Move a child from a high-poverty neighborhood to a low-poverty neighborhood, and she’s more likely to find her way into a higher tax bracket later in life. That’s according to Harvard economists Raj Chetty and Nathaniel Hendren, who earlier this year suggested that upward mobility is, in large part, a placed-based phenomenon. As Justin Wolfers summed it up for the New York Times, their research “makes the most compelling case to date that good neighborhoods nurture success.”
But when poor families are relocated to wealthier neighborhoods — say, through HUD’s housing voucher program — is that the most efficient way of fighting inequality across the U.S.? What transpires in the impoverished neighborhoods they leave behind?
One long-term project in La Crosse, Wisconsin, is aiming to tackle poverty from the other direction. “We’re doing the opposite. We’re trying to attract market-rate homes … into [high-poverty] neighborhoods,” says Jerilyn Dinsmoor, executive director of the nonprofit La Crosse Promise. “That way, we’re not leaving vacant homes and forgetting about a community.”
La Crosse Promise is now offering $25,000 and $50,000 college scholarships to up to 30 families who move to two of La Crosse’s struggling neighborhoods adjacent to downtown. In order to qualify, a family must agree to invest enough money into a home to raise the home value well above market rate (specifically, by putting $50,000 worth of renovations into a home assessed at under $150,000, or paying $150,000 in construction costs on a brand-new home). The deployment of place-based scholarships links La Crosse, a city of 52,000 where 23 percent live in poverty, with dozens of so-called “promise programs” across the country.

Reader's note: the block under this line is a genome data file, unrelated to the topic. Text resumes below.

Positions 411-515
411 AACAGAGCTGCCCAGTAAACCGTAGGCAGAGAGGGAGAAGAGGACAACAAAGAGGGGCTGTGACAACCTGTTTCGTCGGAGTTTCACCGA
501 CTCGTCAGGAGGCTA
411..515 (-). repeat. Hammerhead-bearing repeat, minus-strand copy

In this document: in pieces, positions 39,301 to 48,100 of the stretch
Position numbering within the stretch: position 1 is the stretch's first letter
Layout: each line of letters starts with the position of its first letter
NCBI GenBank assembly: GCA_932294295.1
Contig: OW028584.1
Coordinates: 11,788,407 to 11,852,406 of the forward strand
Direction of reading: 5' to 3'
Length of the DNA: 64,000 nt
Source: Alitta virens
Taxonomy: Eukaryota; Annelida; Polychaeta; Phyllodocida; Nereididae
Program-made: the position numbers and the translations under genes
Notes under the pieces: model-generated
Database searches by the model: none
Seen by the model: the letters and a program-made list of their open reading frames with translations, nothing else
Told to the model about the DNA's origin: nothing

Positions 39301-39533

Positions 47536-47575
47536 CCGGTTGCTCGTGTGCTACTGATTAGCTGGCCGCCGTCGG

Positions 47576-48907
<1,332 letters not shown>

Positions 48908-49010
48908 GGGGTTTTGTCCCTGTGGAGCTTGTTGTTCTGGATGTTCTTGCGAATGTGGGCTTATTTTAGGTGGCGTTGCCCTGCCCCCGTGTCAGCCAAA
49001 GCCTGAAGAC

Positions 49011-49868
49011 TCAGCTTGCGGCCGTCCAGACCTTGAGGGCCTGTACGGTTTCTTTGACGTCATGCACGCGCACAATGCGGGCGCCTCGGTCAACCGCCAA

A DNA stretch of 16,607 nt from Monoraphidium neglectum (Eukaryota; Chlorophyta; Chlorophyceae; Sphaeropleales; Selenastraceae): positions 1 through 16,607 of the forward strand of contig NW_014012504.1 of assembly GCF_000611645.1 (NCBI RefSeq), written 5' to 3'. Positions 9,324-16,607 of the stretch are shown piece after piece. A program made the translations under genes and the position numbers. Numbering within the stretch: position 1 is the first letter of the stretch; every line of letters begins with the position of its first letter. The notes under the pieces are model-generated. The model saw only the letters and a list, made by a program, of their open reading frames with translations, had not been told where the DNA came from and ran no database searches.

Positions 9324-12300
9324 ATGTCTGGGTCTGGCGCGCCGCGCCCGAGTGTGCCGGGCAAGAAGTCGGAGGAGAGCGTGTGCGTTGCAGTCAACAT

Many of those programs target public education directly, but that’s not the most pressing need in La Crosse. “The school district is in pretty good shape,” says Michelle Miller-Adams, the foremost researcher on promise programs at the W.E. Upjohn Institute. (She has a book on the subject coming out this fall.) “It’s not your typical urban, troubled school district.” The amount of kids receiving free or reduced lunch in La Crosse — while the number has been increasing in recent years — remains under 50 percent.
Rather, the City of La Crosse identified diminishing housing stock as the biggest problem when work started on the idea about a decade ago. Forty-six percent of the land is tax-exempt (in addition to three higher ed institutions, there’s a large river-marsh in the middle of the city), and declining home values were of paramount concern. The tax burden has been rising quickly for residents. As of 2010, La Crosse had the seventh-largest municipal mill rate of all Wisconsin cities and villages, according to a housing study conducted by Karl Green, of the La Crosse County-UW Extension. Families who had the means began to relocate to areas with lower tax rates in the suburbs — resulting in more tax increases, and a continued exodus. Today, roughly 60 percent of the labor force in La Crosse commutes in from outlying areas each day.
“It’s not really a jobs issue,” says Green. In fact, the unemployment rate in La Crosse beats the statewide average. “It’s about where those people with jobs are deciding to live.” The flight to the suburbs left concentrations of poverty in many of the neighborhoods surrounding downtown; high storefront vacancy rates followed.
“We recognized that this was something pulling our community down, not only from a tax-base standpoint, but also with our school district,” says Brian Fukoda, a community development specialist in La Crosse County.